Driving through the rural roads of Estonia, you’ll start to feel like you’ve left civilization and are driving in an endless sea of forest. Being surrounded by nature it can be easy to forget to get out and actually enjoy it. There’s no better place to do that than the Jarvselja Forest. This nature reserve is a primeval forest, meaning it has grown without human interference all throughout history to the present day. There are a number of hiking trails you can explore, walking on wooden planks lifted above the ground so as to not disturb the growth. The Jarvselja is home to some of Estonia’s tallest and oldest trees, including the 360 year Kuningamänd pine tree.

estonia taravel advice

The Jarvselja is also home to SMEAR , the Station for Measuring Ecosystem-Atmosphere Relations. During our visit we were accompanied by a local scientist who studies the reserve ecosystem, giving us invaluable information about the forest and all it’s inhabitants.

Kayak Vohandu River with Matkajuht Osauhing

Compared to dogsledding and bear watching, kayaking may not seem like the most unique activity offered in Estonia, but wait till you check out the Vohandu River. This river flowing through southeast Estonia is incredibly picturesque. The calm water flows under wooden bridges and past small farmhouses, past limestone rock walls and under canopies of trees. But don’t get too relaxed, because just as you start to kick back and admire your surroundings, you’ll need to grab that oar and navigate through some small rapids! The whole trip lasts about 2 hours and you do get a bit wet. Overall it was a perfect combination of relaxation, thrill and a bit of exercise, all in a serene setting.

estonia adventure travel

Mooste Viinavabrik – This vodka distillery is a great place to stop for lunch after your hike. The historical building has an event hall, restaurant and even accommodation if you’d like to stay over.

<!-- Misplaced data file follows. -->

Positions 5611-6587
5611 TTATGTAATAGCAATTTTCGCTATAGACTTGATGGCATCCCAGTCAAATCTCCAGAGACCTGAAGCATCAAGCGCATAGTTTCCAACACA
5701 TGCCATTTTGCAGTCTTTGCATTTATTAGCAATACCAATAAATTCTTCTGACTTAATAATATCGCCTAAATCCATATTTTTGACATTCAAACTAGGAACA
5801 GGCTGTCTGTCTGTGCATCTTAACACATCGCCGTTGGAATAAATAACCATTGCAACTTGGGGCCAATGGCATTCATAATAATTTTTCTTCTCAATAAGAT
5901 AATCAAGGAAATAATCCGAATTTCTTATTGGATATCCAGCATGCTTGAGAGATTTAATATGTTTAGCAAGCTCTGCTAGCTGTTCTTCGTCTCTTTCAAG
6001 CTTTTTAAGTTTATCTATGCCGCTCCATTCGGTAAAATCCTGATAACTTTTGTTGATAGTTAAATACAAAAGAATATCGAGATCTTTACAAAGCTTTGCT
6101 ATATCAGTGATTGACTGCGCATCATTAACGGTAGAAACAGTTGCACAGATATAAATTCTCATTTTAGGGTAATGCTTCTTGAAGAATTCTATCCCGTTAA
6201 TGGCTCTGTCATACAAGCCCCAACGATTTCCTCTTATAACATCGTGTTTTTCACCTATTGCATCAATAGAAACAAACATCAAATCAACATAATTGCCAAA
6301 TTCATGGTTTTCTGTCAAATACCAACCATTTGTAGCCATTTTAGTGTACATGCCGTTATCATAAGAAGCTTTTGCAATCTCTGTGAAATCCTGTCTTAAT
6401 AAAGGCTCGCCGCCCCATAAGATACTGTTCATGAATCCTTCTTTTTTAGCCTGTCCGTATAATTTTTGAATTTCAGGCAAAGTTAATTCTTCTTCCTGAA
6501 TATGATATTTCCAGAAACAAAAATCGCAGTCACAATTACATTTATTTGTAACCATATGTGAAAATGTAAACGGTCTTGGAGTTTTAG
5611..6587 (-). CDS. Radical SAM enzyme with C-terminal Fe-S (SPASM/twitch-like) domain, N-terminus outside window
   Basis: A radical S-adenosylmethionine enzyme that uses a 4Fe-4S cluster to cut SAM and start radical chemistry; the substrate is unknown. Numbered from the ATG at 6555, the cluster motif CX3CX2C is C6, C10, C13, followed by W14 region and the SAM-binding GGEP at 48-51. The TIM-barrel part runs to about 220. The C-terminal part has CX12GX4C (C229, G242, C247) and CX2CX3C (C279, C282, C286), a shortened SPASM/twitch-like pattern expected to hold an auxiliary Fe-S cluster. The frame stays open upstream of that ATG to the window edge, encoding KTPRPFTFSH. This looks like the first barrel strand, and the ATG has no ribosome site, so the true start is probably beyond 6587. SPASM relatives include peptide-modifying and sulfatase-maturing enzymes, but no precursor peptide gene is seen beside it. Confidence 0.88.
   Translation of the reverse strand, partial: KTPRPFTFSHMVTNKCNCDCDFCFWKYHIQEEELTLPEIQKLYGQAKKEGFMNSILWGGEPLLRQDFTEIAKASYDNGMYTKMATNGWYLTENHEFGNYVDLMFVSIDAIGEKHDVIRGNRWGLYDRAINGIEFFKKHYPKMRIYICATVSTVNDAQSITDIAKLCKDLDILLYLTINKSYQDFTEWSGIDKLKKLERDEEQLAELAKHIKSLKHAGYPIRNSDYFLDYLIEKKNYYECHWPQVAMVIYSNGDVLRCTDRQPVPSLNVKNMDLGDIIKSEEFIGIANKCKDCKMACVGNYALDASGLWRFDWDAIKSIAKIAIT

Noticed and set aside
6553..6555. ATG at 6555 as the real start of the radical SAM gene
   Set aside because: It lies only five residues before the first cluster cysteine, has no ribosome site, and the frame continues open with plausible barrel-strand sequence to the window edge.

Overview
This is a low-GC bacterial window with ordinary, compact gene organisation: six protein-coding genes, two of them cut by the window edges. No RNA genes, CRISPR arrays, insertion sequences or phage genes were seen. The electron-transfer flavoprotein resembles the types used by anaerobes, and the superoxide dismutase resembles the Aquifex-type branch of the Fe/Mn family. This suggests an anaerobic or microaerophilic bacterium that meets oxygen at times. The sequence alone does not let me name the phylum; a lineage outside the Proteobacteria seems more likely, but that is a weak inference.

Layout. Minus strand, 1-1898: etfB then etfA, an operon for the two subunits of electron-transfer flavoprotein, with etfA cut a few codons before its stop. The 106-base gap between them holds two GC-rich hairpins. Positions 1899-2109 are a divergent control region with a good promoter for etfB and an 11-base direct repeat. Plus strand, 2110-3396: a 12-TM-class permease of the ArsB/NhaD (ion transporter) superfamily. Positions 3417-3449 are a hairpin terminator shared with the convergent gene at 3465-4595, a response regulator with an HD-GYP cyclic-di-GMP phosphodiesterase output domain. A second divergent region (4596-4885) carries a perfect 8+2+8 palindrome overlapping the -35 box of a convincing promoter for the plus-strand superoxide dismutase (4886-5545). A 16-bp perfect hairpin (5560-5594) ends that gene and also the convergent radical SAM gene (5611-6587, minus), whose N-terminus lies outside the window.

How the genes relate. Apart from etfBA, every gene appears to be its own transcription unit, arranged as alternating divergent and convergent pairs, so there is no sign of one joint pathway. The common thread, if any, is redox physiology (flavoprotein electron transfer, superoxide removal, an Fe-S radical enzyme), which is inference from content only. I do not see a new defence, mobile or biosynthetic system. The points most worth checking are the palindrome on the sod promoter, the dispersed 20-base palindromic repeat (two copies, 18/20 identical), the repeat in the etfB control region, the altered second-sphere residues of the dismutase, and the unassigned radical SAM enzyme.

Taevaskoja Turismi- ja Puhkekeskus : This beautiful inn next to the forest is a gorgeous place to rest and explore after a big day kayaking. They have food on site so you can easily grab dinner or breakfast the next morning.

Kicksledding in the Forest

When we first heard about kicksledding, we couldn’t figure out what it was. There was no snow on the ground, so we knew it wouldn’t be sledding. It was described to us as a bicycle with no seat, which was no less confusing. When the day finally came, we finally figured out what we were doing… riding off-road scooters through the forest! Using designated trails, we zipped through the trees, past an old town abandoned after WWII and down to the Ahja River.

Along the trails you also go past the famous Heaven’s Hall, an important spiritual site for ancient Estonian folklore. Legend has it that anyone who dares to enter the cave will either go insane or blind. We’re not sure about all that, but the incredible limestone walls along the river are truly spellbinding. You can opt for a 5km or 7km trip, but don’t let the scooters fool you. This isn’t a walk in the park. Uphill inclines will give your thighs a workout and the downhill will have you soaring down the paths. For those that find hiking a bit boring, you’ll love this extra dose of adventure.